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1. An American post-grunge band.
2. An American blues rock band from the 1970's
3. A German metal band
Creed was an American post-grunge band, from Tallahassee, Florida, that became commercially successful during the late '90s.
Creed formed in 1994 with their debut album, My Own Prison. After hearing them play live, Diana Meltzer of Wind-Up Records decided to sign the band to her label. After making it more radio friendly, the album was re-released by Wind-Up across the country and became a success, reaching the Top 40 of the Billboard 200. My Own Prison is, as of now, 6-times platinum.
Creed's mainstream success came a few years later, throughout 1999 and 2000 with their second album, Human Clay. The album was a massive success, thanks to the single Higher, and later, the single With Arms Wide Open. Human Clay remains their most commercially successful album at 11-times platinum.
Creed's third album, Weathered, was released in 2001. It debuted at number 1 on the Billboard Top 200 and stayed there for 8 weeks, a record Creed shares with The Beatles. Its success was propelled by the singles My Sacrifice and One Last Breath. Weathered is, as of present, 6-times platinum.
On June 4, 2004, it was announced that Creed had broken up. Scott Stapp has recorded a solo album, The Great Divide, collaborating with Roadrunner Records recording artist Goneblind, while the other band members Mark Tremonti, Scott Phillips and former bassist Brian Marshall formed a new band, Alter Bridge, with vocalist Myles Kennedy of the Mayfield Four.
When the band broke up, a Greatest Hits album was released. Many of their songs were released on movie soundtracks and singles . One may notice a Christian bent in Creed's lyrics as well, which partly owes to Scott Stapp's strict Christian upbringing and constant alcohol abuse.
Reunion and Full Circle
On November 3, 2008, Blabbermouth.net reported that a Creed reunion could materialize in 2009. According to Twisted Sister frontman Dee Snider, Alter Bridge vocalist Myles Kennedy was rumored to replace Robert Plant for a Led Zeppelin reunion tour in 2009. Blabbermouth states that "if Kennedy should take the job with the Zeppelin offshoot, the sources have indicated that there are already "significant dollars" on the table for a Creed reunion. On December 2, Rolling Stone reported that an announcement of a Creed reunion was "imminent". However, Kennedy himself denied the rumor that he would be fronting "Led Zeppelin or any offshoot of Led Zeppelin," but also said that he did indeed jam with the instrumental members of the band. It was later stated by Jimmy Page's manager that there will be no Led Zeppelin reunion and that Myles Kennedy will remain in Alter Bridge to record the band's third album. Because of this, a Creed reunion appeared unlikely.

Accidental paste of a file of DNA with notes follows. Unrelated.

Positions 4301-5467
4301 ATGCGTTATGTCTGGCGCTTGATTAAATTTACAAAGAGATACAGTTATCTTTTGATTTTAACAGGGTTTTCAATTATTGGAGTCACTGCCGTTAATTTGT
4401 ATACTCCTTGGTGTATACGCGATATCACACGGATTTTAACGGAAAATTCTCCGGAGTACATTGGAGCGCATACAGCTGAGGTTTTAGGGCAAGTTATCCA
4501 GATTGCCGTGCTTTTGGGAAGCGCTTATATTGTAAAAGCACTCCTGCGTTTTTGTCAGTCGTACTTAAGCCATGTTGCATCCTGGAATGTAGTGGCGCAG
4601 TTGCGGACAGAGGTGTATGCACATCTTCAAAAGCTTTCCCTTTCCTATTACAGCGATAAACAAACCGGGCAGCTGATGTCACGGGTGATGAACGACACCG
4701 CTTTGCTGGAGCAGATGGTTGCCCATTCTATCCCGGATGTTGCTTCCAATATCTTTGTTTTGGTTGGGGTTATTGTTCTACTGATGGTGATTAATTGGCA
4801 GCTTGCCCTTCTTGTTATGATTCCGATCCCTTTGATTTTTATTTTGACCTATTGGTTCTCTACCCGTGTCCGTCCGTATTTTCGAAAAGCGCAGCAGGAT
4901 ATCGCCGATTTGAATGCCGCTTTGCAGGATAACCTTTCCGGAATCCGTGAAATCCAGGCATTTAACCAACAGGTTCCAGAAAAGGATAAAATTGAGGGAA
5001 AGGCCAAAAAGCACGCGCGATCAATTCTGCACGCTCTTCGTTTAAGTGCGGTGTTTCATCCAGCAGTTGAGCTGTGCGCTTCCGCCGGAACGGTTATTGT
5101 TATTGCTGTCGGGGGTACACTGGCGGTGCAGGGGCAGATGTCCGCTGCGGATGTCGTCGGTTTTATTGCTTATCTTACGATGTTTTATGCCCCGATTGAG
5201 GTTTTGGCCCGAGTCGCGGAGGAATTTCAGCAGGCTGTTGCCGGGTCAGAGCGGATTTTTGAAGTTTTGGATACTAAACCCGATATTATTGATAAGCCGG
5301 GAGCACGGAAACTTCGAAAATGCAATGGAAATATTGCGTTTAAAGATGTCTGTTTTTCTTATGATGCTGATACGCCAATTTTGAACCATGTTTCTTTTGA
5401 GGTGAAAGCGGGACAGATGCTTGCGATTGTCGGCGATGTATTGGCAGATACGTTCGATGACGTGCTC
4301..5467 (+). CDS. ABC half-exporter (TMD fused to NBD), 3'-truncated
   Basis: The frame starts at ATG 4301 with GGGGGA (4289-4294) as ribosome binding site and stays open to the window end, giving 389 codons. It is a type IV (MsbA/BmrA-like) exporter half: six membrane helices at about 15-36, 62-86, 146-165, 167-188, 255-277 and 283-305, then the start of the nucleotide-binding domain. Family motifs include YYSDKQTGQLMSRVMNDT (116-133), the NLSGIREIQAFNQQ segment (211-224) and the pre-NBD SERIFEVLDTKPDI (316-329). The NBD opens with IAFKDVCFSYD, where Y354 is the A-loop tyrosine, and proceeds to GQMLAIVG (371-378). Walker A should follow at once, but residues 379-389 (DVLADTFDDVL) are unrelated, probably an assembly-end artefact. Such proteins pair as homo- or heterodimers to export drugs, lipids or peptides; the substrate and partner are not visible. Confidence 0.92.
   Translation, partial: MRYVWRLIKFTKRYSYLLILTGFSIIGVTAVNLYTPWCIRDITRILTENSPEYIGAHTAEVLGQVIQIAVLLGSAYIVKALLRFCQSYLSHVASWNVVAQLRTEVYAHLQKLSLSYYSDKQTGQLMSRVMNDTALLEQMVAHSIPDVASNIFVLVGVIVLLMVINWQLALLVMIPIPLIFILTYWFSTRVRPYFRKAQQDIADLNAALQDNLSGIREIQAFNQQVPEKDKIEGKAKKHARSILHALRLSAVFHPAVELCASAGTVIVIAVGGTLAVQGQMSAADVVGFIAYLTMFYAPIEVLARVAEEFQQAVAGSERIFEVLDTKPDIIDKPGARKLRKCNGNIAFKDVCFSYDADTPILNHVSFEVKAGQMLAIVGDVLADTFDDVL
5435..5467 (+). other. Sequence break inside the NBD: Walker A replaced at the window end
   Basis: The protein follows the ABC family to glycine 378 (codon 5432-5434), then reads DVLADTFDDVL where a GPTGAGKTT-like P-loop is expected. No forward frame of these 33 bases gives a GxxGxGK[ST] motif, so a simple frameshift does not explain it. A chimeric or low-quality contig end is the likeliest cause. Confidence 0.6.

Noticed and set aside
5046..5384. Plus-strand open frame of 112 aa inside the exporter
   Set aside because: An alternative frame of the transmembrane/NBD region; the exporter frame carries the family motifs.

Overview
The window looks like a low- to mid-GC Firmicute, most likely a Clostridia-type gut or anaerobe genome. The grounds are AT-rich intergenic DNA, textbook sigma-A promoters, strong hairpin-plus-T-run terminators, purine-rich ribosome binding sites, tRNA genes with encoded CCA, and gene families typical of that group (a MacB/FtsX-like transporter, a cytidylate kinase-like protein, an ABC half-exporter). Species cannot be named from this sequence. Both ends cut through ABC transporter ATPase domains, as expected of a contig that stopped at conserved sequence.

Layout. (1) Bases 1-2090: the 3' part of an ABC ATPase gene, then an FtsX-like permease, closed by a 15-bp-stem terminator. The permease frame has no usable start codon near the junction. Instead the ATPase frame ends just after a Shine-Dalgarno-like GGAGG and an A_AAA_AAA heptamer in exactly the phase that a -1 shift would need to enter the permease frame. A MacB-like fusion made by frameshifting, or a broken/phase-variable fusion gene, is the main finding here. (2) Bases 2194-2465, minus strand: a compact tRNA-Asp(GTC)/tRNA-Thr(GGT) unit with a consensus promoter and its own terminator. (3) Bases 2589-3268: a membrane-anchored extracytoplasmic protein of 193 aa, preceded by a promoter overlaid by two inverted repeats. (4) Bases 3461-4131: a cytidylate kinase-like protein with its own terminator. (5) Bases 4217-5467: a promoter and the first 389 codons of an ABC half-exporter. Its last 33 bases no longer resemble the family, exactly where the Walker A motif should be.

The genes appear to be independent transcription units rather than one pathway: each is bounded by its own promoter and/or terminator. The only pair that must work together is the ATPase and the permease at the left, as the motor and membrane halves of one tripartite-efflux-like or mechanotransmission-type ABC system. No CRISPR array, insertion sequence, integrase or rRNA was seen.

However, on March 17, 2009 a teaser trailer for a possible tour was leaked, pulled, and then on April 2 re-published on the re-launched Creed website, Creed.com, which states "coming summer 2009".
On April 27, Creed's website officially announced the band's reunion tour and plans for a new album. According to Tremonti, "We're all very excited to reconnect with our fans and each other after six long years. He later added that being in Creed again was "the last thing [he] expected." Phillips also stated: "Our career as Creed came to a very abrupt and unforeseen ending. After reflecting on some of the greatest personal and professional moments of our lives, we've come to realize that we are still very capable of continuing that career and our friendship on a grander scale than ever before.
Bassist Brian Marshall also confirmed he would rejoin his former band, following his departure prior to the recording of Creed's third album Weathered. Marshall says of the reunion: "This is a development we are all happy about. It has been a long time since the four of us have taken the stage together, and without hesitation or reservation this is something all of us are in to. The anticipation to get back out there is electrifying. Singer Scott Stapp concluded on the band's official press release that "it's amazing how life can change and bring you full circle. Time gave us all a chance to reflect, grow and gain a deeper appreciation of our friendships, artistic chemistry, passion for music, and sincere love for our fans! It's rare in life to get a second chance to make a first impression and we embrace the opportunity. We all believe the best is yet to come.
In an interview for People.com, Stapp elaborated on the reunion, saying, "We never felt like we weren't together. We're not looking at this as a reunion. It's more of a rebirth. According the article, it was Stapp who pushed for the reunion to take place who spoke to the other 3 members, saying that he told his former band members, "I love you and if I've ever caused you any pain in your life, forgive me," and then went on to say that "they said the same things right back. Stapp also confirmed the band were "jamming" and "not trying to stay in a certain place or conform to where we left off. The music is fresh, edgy, raw, passionate, honest, and it rocks. Stapp discussed how he and guitarist Tremonti reconnected, thanks to the Champs Sports Bowl, according to Rolling Stone. According to Stapp, "[they] exchanged family pictures and within 20 minutes, [they] were jamming on acoustic guitars and talking about new songs. All four original members then sat down in a meeting, their first since 2000. "At that meeting, we were collectively saying, 'Hey, man, I’m sorry if I hurt you or my choices did anything to cause you any pain. I have nothing but love and forgiveness for you and I hope you can forgive me.' It’s all part of the process of reflection and not looking back at the six months out of 10 years that were trying,” says Stapp.
They recorded the album, to be titled Full Circle in Nashville during June and July 2009. Stapp elaborated on the title, which is also the name of a track to appear on the upcoming album: "It really defines and articulates, melody-wise and lyrically, what’s happened with us. We’ve come full circle and it’s a great place to be. The goal is to release the first single before the tour and have the album come out during the tour or right after. Stapp has confirmed that the reformation of Creed will put work on his second solo album on indefinite hiatus.